void assignZeros(int(*arr)[5], const int rows) {
    for (int i = 0; i < rows; i++) {
        for (int j = 0; j < 5; j++) {
            *(*(arr + i) + j) = 0;
            // or equivalent assignment
            arr[i][j] = 0;

Here I have specified a function that takes as first argument a pointer to an array of 5 integers. I can pass as argument any 2 dim array that has 5 columns:

int arr1[1][5]
int arr1[2][5]
int arr1[20][5]

You may come to an idea to define a more general function that can accept any 2 dim array and change the function signature as follows:

void assignZeros(int ** arr, const int rows, const int cols) {
    for (int i = 0; i < rows; i++) {
        for (int j = 0; j < cols; j++) {
            *(*(arr + i) + j) = 0;

This code would compile but you will get a runtime error when trying to assign the values in the same way as in the first function. So in C a multidimensional arrays are not the same as pointers to pointers ... to pointers. An int(*arr)[5] is a pointer to array of 5 elements, an int(*arr)[6] is a pointer to array of 6 elements, and they are a pointers to different types!

Well, how to define functions arguments for higher dimensions? Simple, we just follow the pattern! Here is the same function adjusted to take an array of 3 dimensions:

void assignZeros2(int(*arr)[4][5], const int dim1, const int dim2, const int dim3) {
    for (int i = 0; i < dim1; i++) {
        for (int j = 0; j < dim2; j++) {
            for (int k = 0; k < dim3; k++) {
                *(*(*(arr + i) + j) + k) = 0;
                // or equivalent assignment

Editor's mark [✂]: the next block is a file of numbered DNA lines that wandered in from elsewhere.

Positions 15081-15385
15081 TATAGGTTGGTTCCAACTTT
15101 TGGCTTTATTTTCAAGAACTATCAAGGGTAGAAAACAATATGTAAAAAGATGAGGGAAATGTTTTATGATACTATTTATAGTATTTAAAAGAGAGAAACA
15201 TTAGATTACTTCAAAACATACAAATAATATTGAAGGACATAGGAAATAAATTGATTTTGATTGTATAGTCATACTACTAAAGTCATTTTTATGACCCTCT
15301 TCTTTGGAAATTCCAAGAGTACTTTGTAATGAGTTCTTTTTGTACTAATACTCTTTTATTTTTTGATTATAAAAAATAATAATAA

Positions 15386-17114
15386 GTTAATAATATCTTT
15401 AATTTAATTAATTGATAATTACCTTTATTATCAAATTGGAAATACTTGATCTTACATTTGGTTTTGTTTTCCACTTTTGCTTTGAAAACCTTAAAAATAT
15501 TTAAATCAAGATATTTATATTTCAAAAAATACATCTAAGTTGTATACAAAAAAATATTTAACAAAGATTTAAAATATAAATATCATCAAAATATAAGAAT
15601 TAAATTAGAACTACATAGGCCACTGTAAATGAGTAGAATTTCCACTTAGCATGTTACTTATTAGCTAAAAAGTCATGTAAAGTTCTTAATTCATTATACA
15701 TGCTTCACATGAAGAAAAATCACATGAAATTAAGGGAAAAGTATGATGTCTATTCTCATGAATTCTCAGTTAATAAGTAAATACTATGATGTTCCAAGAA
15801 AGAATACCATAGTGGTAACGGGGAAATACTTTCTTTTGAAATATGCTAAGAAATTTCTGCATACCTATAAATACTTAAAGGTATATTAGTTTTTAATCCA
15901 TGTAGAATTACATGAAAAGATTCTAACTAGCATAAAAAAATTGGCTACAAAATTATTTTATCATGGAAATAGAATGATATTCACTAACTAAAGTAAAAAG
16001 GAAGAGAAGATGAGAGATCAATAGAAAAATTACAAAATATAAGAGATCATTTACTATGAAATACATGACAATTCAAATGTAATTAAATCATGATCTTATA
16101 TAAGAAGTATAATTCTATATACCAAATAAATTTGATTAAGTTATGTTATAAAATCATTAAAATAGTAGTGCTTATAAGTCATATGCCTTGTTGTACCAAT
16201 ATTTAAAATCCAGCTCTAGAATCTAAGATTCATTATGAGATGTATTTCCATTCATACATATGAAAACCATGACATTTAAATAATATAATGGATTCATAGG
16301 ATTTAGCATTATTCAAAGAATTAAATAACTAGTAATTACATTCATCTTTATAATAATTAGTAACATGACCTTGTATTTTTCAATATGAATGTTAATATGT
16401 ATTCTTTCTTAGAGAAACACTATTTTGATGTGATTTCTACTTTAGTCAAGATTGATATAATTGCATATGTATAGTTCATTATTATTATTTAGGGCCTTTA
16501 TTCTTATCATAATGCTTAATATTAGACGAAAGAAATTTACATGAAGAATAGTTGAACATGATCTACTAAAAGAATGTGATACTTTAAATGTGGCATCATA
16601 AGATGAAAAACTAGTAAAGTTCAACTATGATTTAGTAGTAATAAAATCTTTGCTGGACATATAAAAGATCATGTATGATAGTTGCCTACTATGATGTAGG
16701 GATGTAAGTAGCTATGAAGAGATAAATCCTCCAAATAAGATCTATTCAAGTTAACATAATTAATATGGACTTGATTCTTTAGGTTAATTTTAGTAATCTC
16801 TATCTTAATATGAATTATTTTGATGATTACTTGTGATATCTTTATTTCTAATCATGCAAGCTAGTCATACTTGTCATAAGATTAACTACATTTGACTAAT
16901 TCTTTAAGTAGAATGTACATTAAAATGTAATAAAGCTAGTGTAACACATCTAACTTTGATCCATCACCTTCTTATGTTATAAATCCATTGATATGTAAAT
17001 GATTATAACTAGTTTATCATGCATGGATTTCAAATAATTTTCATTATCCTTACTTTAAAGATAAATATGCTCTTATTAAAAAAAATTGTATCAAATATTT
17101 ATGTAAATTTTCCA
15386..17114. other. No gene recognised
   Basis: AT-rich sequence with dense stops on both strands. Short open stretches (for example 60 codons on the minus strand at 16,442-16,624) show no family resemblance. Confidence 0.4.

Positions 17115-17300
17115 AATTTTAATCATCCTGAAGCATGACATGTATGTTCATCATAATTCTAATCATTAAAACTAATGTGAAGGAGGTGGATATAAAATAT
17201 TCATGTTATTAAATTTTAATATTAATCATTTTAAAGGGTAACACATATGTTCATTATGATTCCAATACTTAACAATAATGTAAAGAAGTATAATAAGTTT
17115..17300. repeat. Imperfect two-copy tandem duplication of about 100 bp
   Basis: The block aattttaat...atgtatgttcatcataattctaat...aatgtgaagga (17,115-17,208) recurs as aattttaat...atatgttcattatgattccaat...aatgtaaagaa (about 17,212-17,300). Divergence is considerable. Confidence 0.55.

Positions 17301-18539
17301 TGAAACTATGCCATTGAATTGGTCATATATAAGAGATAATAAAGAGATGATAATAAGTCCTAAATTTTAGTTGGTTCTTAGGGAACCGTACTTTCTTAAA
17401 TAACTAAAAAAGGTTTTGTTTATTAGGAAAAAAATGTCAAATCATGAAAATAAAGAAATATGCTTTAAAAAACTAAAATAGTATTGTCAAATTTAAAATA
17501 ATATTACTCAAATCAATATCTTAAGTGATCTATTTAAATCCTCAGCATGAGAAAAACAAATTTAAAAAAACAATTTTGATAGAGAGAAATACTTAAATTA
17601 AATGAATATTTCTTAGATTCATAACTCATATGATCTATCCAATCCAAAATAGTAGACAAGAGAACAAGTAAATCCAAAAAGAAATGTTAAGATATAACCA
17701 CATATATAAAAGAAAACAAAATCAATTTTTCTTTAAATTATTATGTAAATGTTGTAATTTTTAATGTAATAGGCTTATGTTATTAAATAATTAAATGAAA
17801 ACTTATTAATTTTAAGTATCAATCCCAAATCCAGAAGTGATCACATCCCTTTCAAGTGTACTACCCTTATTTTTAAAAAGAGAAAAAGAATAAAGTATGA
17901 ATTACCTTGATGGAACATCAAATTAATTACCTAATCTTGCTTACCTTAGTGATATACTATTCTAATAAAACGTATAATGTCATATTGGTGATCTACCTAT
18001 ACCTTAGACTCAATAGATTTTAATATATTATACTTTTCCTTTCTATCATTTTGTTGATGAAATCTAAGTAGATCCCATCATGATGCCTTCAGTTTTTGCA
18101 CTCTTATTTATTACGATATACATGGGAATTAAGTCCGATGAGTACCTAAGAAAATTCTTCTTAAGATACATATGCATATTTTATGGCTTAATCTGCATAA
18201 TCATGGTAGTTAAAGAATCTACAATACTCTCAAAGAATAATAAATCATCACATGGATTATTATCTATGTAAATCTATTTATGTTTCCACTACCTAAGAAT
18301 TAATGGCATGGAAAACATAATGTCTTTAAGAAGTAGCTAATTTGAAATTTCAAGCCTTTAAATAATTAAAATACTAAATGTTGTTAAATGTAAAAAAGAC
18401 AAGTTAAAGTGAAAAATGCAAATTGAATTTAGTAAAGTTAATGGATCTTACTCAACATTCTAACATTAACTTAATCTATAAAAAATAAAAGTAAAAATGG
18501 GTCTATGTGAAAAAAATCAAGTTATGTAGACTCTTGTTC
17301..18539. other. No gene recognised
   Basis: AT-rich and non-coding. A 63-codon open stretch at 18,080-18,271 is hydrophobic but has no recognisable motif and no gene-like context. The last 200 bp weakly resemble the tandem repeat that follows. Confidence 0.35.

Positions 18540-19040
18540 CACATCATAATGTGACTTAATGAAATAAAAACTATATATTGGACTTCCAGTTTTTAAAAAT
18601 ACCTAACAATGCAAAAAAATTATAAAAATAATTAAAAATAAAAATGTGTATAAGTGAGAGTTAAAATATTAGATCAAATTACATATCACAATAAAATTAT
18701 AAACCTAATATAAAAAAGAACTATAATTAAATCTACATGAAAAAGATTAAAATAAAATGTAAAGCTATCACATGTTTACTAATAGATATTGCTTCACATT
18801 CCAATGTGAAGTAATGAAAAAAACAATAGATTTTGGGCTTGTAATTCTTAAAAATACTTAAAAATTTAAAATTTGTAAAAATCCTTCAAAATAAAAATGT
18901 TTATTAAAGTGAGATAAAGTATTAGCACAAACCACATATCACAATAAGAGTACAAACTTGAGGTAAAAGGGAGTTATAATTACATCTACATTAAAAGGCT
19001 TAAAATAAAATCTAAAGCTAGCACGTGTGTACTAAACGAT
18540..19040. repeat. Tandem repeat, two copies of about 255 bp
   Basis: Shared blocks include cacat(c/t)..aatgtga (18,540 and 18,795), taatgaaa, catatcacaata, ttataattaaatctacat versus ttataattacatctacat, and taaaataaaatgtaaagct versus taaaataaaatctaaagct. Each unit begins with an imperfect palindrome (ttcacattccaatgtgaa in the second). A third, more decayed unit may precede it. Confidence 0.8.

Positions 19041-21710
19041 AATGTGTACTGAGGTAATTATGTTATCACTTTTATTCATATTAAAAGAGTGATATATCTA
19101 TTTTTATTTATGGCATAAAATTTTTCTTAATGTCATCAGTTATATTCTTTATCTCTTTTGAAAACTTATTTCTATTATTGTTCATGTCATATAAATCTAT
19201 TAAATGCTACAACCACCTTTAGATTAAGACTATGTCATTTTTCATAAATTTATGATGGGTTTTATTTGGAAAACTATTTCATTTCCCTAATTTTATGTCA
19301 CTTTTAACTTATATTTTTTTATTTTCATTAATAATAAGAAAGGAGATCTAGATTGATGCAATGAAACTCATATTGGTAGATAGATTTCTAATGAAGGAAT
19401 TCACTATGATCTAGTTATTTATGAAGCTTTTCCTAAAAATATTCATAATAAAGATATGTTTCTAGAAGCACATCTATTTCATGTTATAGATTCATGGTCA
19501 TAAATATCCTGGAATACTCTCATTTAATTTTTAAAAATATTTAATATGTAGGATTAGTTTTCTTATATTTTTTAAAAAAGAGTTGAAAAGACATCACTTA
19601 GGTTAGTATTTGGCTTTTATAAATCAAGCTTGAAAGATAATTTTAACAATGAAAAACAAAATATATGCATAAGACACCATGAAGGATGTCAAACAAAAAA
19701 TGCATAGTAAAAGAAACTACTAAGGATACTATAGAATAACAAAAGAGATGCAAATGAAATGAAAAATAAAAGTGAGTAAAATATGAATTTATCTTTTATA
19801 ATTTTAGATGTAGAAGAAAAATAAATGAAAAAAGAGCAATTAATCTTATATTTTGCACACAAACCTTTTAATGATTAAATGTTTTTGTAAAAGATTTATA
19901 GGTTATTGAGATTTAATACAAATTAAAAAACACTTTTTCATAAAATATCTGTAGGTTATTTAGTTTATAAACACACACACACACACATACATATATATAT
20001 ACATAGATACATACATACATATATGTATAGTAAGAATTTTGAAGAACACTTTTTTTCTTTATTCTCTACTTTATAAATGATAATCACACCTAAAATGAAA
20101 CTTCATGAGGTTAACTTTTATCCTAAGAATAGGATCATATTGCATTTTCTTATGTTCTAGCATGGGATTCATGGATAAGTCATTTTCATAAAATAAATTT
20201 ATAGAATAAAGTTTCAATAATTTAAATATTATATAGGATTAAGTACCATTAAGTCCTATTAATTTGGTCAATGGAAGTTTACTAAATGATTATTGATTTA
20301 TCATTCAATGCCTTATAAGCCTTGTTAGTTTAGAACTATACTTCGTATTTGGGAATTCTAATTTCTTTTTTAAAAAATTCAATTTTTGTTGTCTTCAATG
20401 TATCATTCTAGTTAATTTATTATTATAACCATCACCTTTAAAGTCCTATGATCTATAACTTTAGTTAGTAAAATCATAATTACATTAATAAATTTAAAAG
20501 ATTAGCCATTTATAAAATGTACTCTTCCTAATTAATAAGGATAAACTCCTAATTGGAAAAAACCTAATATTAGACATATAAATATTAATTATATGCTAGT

arr[i][j][k] = 0;

How you would expect, it can take as argument any 3 dim arrays that have in the second dimensions 4 elements and in the third dimension 5 elements. Anything like this would be OK:


But we have to specify all dimensions sizes up to the first one.


You are passing the address of the first element of the array


Arrays in C are converted, in most of the cases, to a pointer to the first element of the array itself. And more in detail arrays passed into functions are always converted into pointers.

Here a quote from K&R2nd:

When an array name is passed to a function, what is passed is the location of the initial element. Within the called function, this argument is a local variable, and so an array name parameter is a pointer, that is, a variable containing an address.


void arraytest(int a[])

has the same meaning as writing:

void arraytest(int *a)

So despite you are not writing it explicitly it is as you are passing a pointer and so you are modifying the values in the main.

For more I really suggest reading this.

Moreover, you can find other answers on SO here


In C, except for a few special cases, an array reference always "decays" to a pointer to the first element of the array. Therefore, it isn't possible to pass an array "by value". An array in a function call will be passed to the function as a pointer, which is analogous to passing the array by reference.

EDIT: There are three such special cases where an array does not decay to a pointer to it's first element:

  1. sizeof a is not the same as sizeof (&a[0]).